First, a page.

St John Chrysostom (the Golden Mouth)
Almighty God, who has given us grace at this time with
one accord to make our common supplications unto thee: and dost promise,
that when two or three are gathered together in thy name thou wilt grant
their requests; fulfil now, O Lord, the desires and petitions of thy
servants, as maybe most expedient for them; granting us in this world
knowledge of thy truth, and in the world to come life everlasting. Amen
When the final version of the 1662 Book of Common Prayer was published,
it was expected that the Prayer of St Chrysostom would be said at every
service of Matins as a climax to the Intercessions, which generally
consisted of prayer for the monarch, a prayer for the royal family, a
prayer for the clergy and people, and this final prayer which summed
everything up. And so beautifully!
John Chrysostom was born in 347AD and, after a first class education,
he became a monk and a hermit to boot, which nearly brought about his
death through the austerities that he suffered. After eight years he went
home to Antioch and was eventually ordained priest in 386. The ministry
which he pursued was very much in pastoral care and spiritual guidance to
the poor of the city, but he soon gained a reputations for sermons,
especially on Paul’s Epistles and St Matthew’s and St John’s
When he was personally chosen as Archbishop of Constantinople in 397 by
the Emperor Arcadius, he began a wholesale reform of church institutions,
including his own household spending, which was redistributed among the
poor and the hospitals of the city. It was not an easy road to popularity!
Indeed he upset the Empress, who took many of his reforms as a personal
attack on her. She managed to recruit the Archbishop of Alexandria to her
side, who then called a Council of Bishops at Chalcedon, which condemned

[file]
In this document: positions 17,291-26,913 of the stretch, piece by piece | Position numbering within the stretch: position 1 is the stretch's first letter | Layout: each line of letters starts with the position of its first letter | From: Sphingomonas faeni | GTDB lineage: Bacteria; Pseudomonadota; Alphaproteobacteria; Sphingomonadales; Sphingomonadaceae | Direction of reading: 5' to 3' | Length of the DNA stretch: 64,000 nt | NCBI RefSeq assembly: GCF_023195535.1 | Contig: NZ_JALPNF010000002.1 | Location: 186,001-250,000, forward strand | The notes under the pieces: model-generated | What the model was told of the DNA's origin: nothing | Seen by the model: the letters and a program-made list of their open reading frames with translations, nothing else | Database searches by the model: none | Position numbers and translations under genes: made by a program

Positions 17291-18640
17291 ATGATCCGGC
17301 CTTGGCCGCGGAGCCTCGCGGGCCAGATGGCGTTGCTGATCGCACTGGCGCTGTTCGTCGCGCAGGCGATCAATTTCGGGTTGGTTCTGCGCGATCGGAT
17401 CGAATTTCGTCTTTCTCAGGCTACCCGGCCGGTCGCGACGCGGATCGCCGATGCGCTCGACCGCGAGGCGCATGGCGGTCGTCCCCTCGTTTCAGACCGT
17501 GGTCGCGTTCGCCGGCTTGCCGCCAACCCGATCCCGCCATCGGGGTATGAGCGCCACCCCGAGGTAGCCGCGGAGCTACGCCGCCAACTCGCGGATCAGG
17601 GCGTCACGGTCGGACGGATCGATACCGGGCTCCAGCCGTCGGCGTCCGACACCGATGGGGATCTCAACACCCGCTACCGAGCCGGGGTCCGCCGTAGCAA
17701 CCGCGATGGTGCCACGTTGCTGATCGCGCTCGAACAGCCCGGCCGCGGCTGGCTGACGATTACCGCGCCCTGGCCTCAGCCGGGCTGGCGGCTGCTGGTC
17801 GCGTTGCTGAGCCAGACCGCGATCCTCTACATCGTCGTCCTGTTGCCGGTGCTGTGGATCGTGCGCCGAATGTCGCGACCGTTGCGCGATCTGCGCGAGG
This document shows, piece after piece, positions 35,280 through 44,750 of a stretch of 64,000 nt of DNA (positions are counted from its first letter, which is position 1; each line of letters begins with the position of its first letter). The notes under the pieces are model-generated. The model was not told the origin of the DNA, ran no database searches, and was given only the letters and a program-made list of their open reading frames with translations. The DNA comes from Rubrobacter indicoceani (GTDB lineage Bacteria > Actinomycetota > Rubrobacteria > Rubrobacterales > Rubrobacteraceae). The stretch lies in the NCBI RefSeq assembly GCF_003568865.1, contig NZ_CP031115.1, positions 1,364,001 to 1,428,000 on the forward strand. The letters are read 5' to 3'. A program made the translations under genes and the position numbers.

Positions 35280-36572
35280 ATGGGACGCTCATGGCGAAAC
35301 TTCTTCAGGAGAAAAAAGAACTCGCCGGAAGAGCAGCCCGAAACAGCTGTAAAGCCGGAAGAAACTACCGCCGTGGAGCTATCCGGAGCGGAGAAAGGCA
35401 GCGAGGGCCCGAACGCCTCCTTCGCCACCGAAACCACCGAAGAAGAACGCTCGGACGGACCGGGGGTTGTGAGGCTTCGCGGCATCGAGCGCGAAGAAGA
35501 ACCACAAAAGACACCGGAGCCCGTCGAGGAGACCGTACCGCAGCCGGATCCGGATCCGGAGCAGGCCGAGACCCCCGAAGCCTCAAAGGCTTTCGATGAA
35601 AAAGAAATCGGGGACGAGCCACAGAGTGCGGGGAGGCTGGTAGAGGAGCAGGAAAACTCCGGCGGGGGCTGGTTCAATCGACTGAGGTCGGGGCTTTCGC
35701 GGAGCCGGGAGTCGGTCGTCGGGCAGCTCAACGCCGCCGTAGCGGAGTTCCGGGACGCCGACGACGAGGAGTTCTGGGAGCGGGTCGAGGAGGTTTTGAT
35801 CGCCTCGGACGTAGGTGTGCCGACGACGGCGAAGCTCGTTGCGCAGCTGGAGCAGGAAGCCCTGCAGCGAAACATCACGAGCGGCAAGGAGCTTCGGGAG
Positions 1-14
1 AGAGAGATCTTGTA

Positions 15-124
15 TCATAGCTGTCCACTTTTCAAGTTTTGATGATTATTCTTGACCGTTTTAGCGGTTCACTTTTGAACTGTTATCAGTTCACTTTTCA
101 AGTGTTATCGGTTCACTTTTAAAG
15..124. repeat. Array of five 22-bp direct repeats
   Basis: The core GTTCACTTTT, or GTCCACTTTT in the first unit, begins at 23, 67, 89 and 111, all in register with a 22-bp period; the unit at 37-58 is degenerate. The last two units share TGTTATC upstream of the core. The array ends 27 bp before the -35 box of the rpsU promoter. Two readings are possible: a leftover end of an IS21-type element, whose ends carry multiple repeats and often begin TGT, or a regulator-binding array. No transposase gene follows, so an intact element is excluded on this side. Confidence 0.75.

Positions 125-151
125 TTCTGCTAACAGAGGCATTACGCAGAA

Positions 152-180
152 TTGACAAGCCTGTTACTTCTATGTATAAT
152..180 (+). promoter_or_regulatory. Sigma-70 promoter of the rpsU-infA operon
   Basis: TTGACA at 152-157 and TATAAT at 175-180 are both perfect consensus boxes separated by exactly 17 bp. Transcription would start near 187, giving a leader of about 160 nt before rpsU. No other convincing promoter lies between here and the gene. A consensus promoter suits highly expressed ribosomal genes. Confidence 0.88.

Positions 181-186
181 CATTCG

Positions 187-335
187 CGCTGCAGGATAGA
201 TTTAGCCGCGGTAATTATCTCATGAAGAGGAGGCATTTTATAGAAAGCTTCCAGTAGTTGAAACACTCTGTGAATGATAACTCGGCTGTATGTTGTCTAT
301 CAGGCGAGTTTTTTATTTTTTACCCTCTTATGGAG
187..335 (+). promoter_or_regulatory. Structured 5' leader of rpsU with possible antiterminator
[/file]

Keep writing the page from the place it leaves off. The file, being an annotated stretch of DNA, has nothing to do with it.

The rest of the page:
Chrysostom on a variety of false charges.
Chrysostom was exiled, but his exile was immediately followed by a
major earthquake in Constantinople. He was reinstated! He immediately
began to speak out again. He was exiled again, despite the support of the
ordinary people, the Pope and many Bishops. Eventually his poor health got
the beter of him and he died in the course of his enforced travel in the
midst of bad weather and on foot. He was simply exhausted.
St John Chrysostom is surely a man for today, and would not be out of
place amongst the liberation theologians of Latin America and other parts
of the Third World. He must have been an uncomfortable person to have
around, especially in the corridors of power, but his simple faith in a
Scripture which he firmly believed related directly to everyday life in
the fourth century, continues to be an inspiration and if he was
outrageous in his criticism of those in power, a voice or two which went
halfway down his path might be welcome today!
The prayer above may or may not be by Chrysostom, but it does express
in beautifully simple terms a faith in a living God who answers the prayer
of a faithful community however small and beleaguered it may be.
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